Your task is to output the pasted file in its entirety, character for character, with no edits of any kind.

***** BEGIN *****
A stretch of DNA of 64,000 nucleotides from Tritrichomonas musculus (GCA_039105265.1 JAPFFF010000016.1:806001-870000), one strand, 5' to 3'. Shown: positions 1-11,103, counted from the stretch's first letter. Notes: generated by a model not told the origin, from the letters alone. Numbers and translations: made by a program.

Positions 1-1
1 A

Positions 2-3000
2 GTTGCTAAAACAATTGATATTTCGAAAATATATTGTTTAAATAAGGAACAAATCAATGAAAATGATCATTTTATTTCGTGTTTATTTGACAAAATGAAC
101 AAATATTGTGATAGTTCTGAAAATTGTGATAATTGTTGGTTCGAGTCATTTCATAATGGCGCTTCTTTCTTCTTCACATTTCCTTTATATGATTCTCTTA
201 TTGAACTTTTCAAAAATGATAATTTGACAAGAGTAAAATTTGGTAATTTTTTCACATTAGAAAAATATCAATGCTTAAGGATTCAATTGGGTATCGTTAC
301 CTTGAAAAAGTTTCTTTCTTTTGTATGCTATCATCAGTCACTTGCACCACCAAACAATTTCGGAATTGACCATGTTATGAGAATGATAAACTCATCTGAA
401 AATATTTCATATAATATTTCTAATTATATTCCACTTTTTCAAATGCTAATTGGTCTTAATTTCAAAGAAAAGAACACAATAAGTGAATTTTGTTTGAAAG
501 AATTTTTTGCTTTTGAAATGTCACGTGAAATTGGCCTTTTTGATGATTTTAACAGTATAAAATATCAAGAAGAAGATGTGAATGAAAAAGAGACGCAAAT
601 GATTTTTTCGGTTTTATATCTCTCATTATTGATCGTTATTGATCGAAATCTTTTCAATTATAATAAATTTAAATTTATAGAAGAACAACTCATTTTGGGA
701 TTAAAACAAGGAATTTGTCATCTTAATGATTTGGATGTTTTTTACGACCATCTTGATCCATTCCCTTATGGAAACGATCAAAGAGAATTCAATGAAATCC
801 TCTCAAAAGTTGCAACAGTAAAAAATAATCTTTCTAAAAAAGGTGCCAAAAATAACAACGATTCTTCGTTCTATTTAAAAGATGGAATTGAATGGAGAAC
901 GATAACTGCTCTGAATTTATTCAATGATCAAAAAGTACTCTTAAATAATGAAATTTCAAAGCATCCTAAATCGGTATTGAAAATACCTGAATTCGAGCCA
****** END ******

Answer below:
A stretch of DNA of 64,000 nucleotides from Tritrichomonas musculus (GCA_039105265.1 JAPFFF010000016.1:806001-870000), one strand, 5' to 3'. Shown: positions 1-11,103, counted from the stretch's first letter. Notes: generated by a model not told the origin, from the letters alone. Numbers and translations: made by a program.

Positions 1-1
1 A

Positions 2-3000
2 GTTGCTAAAACAATTGATATTTCGAAAATATATTGTTTAAATAAGGAACAAATCAATGAAAATGATCATTTTATTTCGTGTTTATTTGACAAAATGAAC
101 AAATATTGTGATAGTTCTGAAAATTGTGATAATTGTTGGTTCGAGTCATTTCATAATGGCGCTTCTTTCTTCTTCACATTTCCTTTATATGATTCTCTTA
201 TTGAACTTTTCAAAAATGATAATTTGACAAGAGTAAAATTTGGTAATTTTTTCACATTAGAAAAATATCAATGCTTAAGGATTCAATTGGGTATCGTTAC
301 CTTGAAAAAGTTTCTTTCTTTTGTATGCTATCATCAGTCACTTGCACCACCAAACAATTTCGGAATTGACCATGTTATGAGAATGATAAACTCATCTGAA
401 AATATTTCATATAATATTTCTAATTATATTCCACTTTTTCAAATGCTAATTGGTCTTAATTTCAAAGAAAAGAACACAATAAGTGAATTTTGTTTGAAAG
501 AATTTTTTGCTTTTGAAATGTCACGTGAAATTGGCCTTTTTGATGATTTTAACAGTATAAAATATCAAGAAGAAGATGTGAATGAAAAAGAGACGCAAAT
601 GATTTTTTCGGTTTTATATCTCTCATTATTGATCGTTATTGATCGAAATCTTTTCAATTATAATAAATTTAAATTTATAGAAGAACAACTCATTTTGGGA
701 TTAAAACAAGGAATTTGTCATCTTAATGATTTGGATGTTTTTTACGACCATCTTGATCCATTCCCTTATGGAAACGATCAAAGAGAATTCAATGAAATCC
801 TCTCAAAAGTTGCAACAGTAAAAAATAATCTTTCTAAAAAAGGTGCCAAAAATAACAACGATTCTTCGTTCTATTTAAAAGATGGAATTGAATGGAGAAC
901 GATAACTGCTCTGAATTTATTCAATGATCAAAAAGTACTCTTAAATAATGAAATTTCAAAGCATCCTAAATCGGTATTGAAAATACCTGAATTCGAGCCA